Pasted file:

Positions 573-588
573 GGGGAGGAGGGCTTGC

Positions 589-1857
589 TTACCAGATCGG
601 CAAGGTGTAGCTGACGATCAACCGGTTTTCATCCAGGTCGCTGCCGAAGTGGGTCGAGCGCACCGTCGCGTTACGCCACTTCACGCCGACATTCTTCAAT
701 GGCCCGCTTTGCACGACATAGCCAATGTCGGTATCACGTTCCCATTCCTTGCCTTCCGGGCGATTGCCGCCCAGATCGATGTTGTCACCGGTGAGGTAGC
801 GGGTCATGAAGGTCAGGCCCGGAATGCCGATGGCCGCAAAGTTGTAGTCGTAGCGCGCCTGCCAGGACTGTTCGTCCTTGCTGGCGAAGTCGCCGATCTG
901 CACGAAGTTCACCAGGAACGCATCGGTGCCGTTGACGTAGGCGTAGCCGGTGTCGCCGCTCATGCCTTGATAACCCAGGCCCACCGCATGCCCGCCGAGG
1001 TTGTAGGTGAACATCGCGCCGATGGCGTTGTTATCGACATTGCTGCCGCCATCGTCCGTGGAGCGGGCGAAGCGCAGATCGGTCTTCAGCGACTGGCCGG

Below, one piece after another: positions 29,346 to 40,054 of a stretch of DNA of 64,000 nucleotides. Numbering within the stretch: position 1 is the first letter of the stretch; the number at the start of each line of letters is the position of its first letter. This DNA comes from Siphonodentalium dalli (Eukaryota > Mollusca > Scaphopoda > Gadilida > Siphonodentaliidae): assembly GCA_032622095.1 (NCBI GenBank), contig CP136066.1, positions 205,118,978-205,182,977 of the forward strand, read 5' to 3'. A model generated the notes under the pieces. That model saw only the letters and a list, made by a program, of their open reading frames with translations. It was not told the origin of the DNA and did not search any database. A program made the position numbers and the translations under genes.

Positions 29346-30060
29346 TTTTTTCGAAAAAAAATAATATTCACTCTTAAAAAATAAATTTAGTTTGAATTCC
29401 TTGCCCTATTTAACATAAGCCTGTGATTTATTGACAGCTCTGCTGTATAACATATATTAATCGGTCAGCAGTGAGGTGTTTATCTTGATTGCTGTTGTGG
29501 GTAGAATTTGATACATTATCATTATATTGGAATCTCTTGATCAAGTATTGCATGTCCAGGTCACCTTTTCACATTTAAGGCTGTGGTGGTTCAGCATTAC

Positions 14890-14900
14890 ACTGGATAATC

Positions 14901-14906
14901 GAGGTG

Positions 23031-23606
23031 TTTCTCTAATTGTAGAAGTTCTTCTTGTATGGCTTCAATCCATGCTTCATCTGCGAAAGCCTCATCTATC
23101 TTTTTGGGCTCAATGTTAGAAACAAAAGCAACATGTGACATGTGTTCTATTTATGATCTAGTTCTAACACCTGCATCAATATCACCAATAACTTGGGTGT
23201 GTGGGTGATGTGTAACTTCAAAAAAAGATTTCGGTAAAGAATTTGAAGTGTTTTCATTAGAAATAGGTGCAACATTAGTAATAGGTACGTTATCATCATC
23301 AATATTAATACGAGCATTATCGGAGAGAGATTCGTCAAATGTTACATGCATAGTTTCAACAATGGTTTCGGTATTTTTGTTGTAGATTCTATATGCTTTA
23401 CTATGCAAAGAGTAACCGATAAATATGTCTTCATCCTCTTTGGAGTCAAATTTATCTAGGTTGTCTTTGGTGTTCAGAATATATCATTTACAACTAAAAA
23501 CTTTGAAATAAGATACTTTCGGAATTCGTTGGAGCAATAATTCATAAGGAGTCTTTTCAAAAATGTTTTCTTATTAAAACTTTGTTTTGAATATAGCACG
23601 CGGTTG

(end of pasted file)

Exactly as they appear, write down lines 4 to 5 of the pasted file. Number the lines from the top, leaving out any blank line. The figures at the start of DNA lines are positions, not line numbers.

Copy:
589 TTACCAGATCGG
601 CAAGGTGTAGCTGACGATCAACCGGTTTTCATCCAGGTCGCTGCCGAAGTGGGTCGAGCGCACCGTCGCGTTACGCCACTTCACGCCGACATTCTTCAAT